Growth in Covid hospitalisations in London SLOWS ahead of New Year

Omicron hotspot London sees growth in Covid hospitalisations SLOW fuelling hopes the wave may be peaking in the capital a few weeks after starting – like it did in South Africa

  • London hospital admissions for Covid slowed just before New Year, figures show
  • Hopes growing that the UK may escape further restrictions despite record cases
  • Chancellor of Duchy of Lancaster Steve Barclay urged public to get booster jabs 

The growth in Covid hospitalisations in London slowed in the run-up to New Year, new figures have revealed today – fuelling hopes that the Omicron outbreak in the capital may be reaching its peak.

There were 319 patients admitted to hospital in London on December 31, a 14 per  cent rise on the same day a week before, and 450 on 30 December which is a 15 per cent rise week-on-week.

While a holiday effect may be artificially keeping those numbers low, the rate of increase is well behind the days before that saw a 32% increase on December 29 to 511 admissions.

Case numbers in the capital have also been rising at a slower rate, although pressure on testing capacity has tempered hopes that the capital’s Omicron Covid infections could be peaking relatively quickly.

South Africa’s Omicron outbreak saw cases rise at the highest rate ever before peaking within three weeks and then falling, which scientists believe may have been cause by the variant having a shorter generation time in infected people.

London’s Omicorn outbreak started ahead of the rest of the UK where Covid cases are still rising rapidly.

The mutations of the Omicron variant make it much more infectious than previous Covid variants and scientists have warned that the rapid peak and decline in South Africa may not be replicated in the UK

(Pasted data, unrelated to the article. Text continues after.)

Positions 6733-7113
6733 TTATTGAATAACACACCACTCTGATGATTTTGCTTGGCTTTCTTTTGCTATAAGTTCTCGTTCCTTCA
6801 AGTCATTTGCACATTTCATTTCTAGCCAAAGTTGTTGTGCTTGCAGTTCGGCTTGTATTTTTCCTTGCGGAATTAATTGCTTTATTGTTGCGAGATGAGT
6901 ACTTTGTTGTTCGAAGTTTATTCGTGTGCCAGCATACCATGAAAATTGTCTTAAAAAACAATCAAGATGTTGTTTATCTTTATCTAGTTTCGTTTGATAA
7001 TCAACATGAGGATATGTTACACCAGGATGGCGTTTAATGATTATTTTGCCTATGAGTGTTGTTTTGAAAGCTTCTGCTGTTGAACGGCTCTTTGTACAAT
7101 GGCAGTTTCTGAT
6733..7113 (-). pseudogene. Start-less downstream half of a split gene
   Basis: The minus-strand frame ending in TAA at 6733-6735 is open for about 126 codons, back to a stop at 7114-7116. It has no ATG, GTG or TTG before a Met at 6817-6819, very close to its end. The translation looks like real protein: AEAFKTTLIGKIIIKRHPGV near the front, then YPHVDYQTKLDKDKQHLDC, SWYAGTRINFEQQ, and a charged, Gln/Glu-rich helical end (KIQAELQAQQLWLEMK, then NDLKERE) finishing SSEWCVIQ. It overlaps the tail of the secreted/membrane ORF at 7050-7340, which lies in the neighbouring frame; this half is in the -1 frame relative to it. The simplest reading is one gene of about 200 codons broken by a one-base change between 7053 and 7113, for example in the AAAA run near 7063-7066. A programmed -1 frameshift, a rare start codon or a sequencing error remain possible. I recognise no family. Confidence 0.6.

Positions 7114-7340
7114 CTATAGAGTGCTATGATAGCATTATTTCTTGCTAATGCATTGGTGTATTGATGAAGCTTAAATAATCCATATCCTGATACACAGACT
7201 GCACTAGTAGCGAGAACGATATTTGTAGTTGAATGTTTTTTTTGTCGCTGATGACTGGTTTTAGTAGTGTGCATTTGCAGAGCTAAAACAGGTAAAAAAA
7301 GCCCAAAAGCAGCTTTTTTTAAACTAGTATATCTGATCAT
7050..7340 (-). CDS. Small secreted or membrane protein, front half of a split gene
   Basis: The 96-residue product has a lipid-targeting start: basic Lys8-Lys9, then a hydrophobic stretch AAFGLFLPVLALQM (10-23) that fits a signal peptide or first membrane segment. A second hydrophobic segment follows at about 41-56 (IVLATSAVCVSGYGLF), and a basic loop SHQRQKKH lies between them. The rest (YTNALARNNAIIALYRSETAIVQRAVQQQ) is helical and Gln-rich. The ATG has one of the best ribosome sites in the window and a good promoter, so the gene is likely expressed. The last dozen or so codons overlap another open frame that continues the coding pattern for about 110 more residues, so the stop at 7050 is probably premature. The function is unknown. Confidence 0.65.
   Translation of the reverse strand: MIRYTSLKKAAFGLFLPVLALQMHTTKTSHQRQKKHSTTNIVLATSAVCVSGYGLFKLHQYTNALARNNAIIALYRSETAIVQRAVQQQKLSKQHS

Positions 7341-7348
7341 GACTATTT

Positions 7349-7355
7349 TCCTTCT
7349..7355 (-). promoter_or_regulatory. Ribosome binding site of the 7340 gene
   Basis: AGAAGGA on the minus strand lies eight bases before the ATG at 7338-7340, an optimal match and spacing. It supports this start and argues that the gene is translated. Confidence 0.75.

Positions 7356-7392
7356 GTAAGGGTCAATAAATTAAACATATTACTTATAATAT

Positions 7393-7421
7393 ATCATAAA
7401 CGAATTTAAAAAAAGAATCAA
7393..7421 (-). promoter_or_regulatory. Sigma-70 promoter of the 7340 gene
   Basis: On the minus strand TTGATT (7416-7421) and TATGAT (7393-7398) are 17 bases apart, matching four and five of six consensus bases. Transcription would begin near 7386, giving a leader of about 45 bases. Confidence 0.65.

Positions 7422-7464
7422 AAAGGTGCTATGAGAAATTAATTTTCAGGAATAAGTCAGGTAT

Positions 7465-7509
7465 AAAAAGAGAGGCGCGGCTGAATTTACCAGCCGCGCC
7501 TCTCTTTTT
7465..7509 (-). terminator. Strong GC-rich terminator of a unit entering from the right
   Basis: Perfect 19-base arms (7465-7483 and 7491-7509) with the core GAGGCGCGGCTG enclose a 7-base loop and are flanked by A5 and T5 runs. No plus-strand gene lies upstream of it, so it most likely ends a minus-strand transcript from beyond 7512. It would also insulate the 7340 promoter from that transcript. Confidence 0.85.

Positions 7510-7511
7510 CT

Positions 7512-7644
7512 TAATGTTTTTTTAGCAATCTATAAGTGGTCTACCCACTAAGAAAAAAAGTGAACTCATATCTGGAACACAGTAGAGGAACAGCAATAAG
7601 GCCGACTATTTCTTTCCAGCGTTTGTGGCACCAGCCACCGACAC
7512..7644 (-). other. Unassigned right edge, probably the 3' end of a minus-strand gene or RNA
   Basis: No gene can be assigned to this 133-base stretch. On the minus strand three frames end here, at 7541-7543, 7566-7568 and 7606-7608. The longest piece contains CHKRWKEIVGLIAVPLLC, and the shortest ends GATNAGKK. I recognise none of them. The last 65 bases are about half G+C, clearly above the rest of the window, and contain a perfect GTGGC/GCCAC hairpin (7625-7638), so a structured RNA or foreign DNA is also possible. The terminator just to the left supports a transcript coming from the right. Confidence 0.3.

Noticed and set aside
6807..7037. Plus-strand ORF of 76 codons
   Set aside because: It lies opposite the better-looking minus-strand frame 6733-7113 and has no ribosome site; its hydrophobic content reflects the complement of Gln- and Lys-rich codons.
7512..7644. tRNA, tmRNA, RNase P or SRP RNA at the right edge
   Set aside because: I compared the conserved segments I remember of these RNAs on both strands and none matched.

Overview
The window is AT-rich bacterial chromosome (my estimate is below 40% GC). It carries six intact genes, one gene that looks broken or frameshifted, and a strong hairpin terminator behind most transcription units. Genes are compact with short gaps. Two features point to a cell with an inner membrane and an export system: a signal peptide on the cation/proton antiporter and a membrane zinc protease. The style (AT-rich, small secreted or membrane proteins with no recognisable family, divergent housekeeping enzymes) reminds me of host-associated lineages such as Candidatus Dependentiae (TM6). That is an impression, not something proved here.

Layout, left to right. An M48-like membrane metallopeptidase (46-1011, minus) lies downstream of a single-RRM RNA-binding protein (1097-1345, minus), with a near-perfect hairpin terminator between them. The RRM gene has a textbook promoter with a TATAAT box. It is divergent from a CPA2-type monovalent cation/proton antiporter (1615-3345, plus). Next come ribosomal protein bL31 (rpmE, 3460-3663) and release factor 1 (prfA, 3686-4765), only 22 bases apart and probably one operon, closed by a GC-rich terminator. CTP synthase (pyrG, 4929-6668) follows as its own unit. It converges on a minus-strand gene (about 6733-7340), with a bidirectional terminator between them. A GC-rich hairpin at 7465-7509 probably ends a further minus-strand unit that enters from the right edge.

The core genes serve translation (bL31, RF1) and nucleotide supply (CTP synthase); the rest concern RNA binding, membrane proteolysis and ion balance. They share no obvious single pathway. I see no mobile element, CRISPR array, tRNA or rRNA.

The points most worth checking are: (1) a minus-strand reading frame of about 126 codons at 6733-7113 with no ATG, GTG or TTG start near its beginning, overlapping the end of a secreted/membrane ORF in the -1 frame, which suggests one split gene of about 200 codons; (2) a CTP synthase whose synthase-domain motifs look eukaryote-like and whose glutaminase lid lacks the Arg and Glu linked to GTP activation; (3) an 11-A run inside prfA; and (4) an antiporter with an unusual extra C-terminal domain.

319 patients were admitted to hospital in London on December 31, a 14 per cent rise on the same day a week before

Mutations of the Omicron variant make it much more infectious than previous Covid variants

But added to evidence that Omicron causes milder disease, hopes are growing that the UK may escape further restrictions despite record case numbers. 

Chancellor of the Duchy of Lancaster, Steve Barclay said yesterday: ‘As people return to work following the Christmas break, the high transmissibility levels of Omicron mean business and public services will face disruption in the coming weeks, particularly from higher than normal staff absence. 

‘We have been working through the Christmas period to prepare where possible for this, with all departments liaising closely with public and private sector leaders who are best placed to operationally manage their workforces. 

‘The best way to combat Omicron is to get boosted and I encourage anyone who is eligible to get boosted now.’

While Britain’s Covid-19 infections increased by almost 15 per cent in the space of a week, the number of deaths decreased by 23 per cent.

Department of Health data has revealed a further 137,583 Covid cases in its daily update which marks an increase of 17,660 on the figures given for Boxing Day, while figures on New Year’s Day showed a 33.4 per cent week-on-week increase in new cases.

Ministers fear there will be a massive increase in Omicron cases when children return to the classroom this week 

This is the twelfth day in a row that cases have been above the 100,000 mark as the country moves out of the festive season, while in recent days the week-on-week increase in new cases has been as high as 72.5 per cent on December 29.

Less than half of the NHS staff off sick on New Year’s Eve had coronavirus, official figures reveal.

Fewer than 50,000 of the 110,000 not in work on the day had the virus, the NHS dashboard shows.

The total figure meant one in 10 of the health service’s employees – which amounts to some 983,000 people – were not in hospitals due to illness.

Compared to pre-pandemic levels, it showed a five percentage point rise in the number of people off sick over the period.

The figure was also higher than those off over Boxing Day, when fewer than 25,000 were out of work due to the virus.

The NHS has not revealed what those not suffering from coronavirus were ill with on New Year’s Eve and Boxing Day.

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